Guides Gear Corner #2: What’s in Your Pack?
When preparing for any epic desert adventure, you want to pack everything you need and nothing you don’t. Lugging unnecessary weight means you will cover less ground and have less fun doing it. Also, don’t buy a bunch of gear you won’t use again. Unless you plan to hike a lot, you don’t need the $120 brimmed hat or $180 Osprey daypack. We won’t think less of you for hiking with a freebie, schwag backpack or even borrowing one of ours. Save the resources!
On a typical day out with Dreamland Safari Tours, you can pack light knowing your guide is carrying lunch, a first aid kit, and lots of incidentals you might need. Your pack should contain water, snacks, sunscreen (you can put it on before hiking and leave it in the Suburban), necessary personal items, a hat, sunglasses, camera gear, or a phone.
- Water: Your guide will suggest the right amount of water carried depending on the weather and the planned hike. There is plenty of water to grab from the cooler in the back of the truck. Hydration reservoirs are popular among desert hikers. They are more convenient than reaching for a bottle, so users tend to drink more, which is essential in our hot, dry climate. You can also get a sip of water quickly when your throat dries. A lot of guides use Osprey brand hydration bladders. They withstand years of daily use, and small parts, such as the bite valves, are replaceable. Camelback is also a top seller. They make an on/off lever so you can close a valve that prevents water from leaking out accidentally. A great feature! If you prefer bottles, look for a reusable water bottle that doesn’t weigh you down. Stainless steel, vacuum-insulated bottles keep water cold for hours, but they’re heavy. If you want cold water, use ice cubes or partially freeze your bottle before hiking. Be careful not to break it. Serious weight-saving hikers purchase Smart Water bottles because they offer a lot of durability for their weight. But don’t throw them away after one use; refill them!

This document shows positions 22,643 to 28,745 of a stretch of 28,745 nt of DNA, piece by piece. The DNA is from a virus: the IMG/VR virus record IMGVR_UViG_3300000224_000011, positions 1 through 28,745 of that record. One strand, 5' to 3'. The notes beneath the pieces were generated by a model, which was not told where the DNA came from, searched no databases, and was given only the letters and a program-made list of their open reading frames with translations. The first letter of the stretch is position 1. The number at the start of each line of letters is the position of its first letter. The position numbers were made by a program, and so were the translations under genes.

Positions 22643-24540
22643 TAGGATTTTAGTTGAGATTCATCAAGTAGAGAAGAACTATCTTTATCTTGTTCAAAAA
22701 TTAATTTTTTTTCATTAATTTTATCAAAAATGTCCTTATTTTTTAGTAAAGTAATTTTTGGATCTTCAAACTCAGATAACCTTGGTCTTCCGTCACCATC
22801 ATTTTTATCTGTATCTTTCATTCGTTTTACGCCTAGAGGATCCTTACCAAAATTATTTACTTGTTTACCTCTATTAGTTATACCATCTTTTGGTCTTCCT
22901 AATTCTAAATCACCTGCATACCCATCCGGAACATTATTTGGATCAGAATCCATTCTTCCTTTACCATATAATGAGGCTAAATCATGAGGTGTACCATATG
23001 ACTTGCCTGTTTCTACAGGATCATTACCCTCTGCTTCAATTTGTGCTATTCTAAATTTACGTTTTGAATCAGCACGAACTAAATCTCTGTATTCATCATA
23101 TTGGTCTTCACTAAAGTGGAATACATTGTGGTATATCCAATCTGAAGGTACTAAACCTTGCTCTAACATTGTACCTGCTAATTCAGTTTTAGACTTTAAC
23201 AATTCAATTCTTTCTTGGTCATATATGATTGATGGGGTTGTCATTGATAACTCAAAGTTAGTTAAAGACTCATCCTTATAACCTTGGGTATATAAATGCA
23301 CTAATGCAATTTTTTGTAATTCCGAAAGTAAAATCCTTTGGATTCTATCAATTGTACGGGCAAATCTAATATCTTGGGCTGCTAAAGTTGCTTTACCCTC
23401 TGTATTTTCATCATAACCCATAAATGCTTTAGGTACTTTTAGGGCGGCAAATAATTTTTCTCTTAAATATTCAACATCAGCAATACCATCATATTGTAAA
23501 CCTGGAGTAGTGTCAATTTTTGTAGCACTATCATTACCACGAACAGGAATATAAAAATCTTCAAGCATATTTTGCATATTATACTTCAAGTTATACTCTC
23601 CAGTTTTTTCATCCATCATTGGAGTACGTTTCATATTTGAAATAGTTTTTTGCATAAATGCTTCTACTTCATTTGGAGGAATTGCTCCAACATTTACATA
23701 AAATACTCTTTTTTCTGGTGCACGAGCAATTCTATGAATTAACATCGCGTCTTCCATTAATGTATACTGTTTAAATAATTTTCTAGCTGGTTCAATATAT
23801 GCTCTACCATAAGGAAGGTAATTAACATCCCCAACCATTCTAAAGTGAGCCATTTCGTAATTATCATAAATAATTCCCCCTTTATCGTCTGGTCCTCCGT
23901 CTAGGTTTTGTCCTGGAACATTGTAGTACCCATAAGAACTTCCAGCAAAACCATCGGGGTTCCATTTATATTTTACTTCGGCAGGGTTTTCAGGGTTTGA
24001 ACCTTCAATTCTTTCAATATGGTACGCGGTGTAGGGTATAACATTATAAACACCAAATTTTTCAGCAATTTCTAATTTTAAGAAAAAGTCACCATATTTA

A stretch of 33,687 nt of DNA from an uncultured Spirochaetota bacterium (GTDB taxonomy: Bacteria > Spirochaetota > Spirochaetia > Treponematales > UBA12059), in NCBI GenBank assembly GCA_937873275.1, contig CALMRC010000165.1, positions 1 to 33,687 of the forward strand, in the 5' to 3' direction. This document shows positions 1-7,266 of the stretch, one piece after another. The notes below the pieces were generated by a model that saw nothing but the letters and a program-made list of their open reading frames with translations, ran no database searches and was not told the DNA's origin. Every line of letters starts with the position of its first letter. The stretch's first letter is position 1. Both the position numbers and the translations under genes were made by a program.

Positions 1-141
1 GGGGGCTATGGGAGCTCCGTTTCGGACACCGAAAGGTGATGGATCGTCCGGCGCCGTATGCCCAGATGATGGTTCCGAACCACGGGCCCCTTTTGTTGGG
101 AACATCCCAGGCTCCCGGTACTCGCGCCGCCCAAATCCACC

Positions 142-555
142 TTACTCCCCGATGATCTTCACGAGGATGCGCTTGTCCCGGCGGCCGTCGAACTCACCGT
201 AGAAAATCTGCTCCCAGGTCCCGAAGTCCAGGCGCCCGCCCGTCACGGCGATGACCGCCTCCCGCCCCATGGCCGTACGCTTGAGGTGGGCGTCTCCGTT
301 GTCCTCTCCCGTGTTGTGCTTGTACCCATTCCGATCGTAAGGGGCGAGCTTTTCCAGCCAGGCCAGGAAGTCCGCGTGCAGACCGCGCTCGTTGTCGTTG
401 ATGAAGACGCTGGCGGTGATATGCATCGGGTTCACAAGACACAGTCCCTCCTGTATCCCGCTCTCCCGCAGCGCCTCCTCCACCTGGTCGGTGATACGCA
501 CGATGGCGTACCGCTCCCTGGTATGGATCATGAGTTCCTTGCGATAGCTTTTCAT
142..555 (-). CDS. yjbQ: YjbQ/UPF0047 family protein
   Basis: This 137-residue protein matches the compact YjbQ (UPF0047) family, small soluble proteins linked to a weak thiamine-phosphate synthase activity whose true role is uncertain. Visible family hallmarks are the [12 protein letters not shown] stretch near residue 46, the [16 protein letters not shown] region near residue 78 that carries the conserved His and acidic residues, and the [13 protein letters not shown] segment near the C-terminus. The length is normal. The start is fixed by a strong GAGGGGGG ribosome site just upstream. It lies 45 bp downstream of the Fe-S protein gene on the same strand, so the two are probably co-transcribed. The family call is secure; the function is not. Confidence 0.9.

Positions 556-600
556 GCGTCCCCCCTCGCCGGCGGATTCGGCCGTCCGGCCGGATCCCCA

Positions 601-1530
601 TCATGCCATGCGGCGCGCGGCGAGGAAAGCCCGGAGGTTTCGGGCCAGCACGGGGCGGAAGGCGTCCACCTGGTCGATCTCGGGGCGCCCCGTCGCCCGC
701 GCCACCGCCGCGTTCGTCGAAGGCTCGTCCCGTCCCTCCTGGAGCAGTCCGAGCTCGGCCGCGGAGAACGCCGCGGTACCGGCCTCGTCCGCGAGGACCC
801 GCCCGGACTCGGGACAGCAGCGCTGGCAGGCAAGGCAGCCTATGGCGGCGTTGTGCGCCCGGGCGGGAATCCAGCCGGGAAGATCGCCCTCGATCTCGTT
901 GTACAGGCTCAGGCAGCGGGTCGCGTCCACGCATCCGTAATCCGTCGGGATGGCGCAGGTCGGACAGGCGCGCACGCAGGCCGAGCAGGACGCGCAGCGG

- Snacks: Dreamland provides a pretty sweet selection of snacks, but perhaps you have some favorites you’d like to bring along. It’s crucial to pack the food you want to eat. Salty snacks replace electrolytes when you’re sweating and drinking a lot. Sugary snacks, such as dried fruit or GU Energy Chews, give you quick energy boosts when needed.
- Hat and Sunglasses: It’s sunny out there. These items are pretty much essential. Wide-brimmed hats keep the sun off your head and neck and help keep your head cooler when it’s sunny. Your hat belongs on your head, not at the bottom of the Grand Canyon, so look for one with a string. Tilley hats stay attached in any condition with their wind cords. They are pricey but worth it if you plan to be outside a lot. The super popular Airflow is light and cool, but they are also floppy in the wind. Hats made of stiffer cotton duck fabric are preferable in windy weather.
- Camera Gear: We encourage camera gear on our trips, but bringing too much can weigh you down. With our sunshine, tripods are usually unnecessary but can be handy on slot canyon tours, when shooting a sunset, or the Milky Way. We don’t see a lot of wildlife, so long lenses typically go unused. It would be best to bring one versatile lens of the standard to a somewhat wide-angle focal length, which will suit you best for most of our trips. You are welcome to get more, but remember, changing lenses in our sandy, dusty, windy environment is hazardous. And lenses are heavy.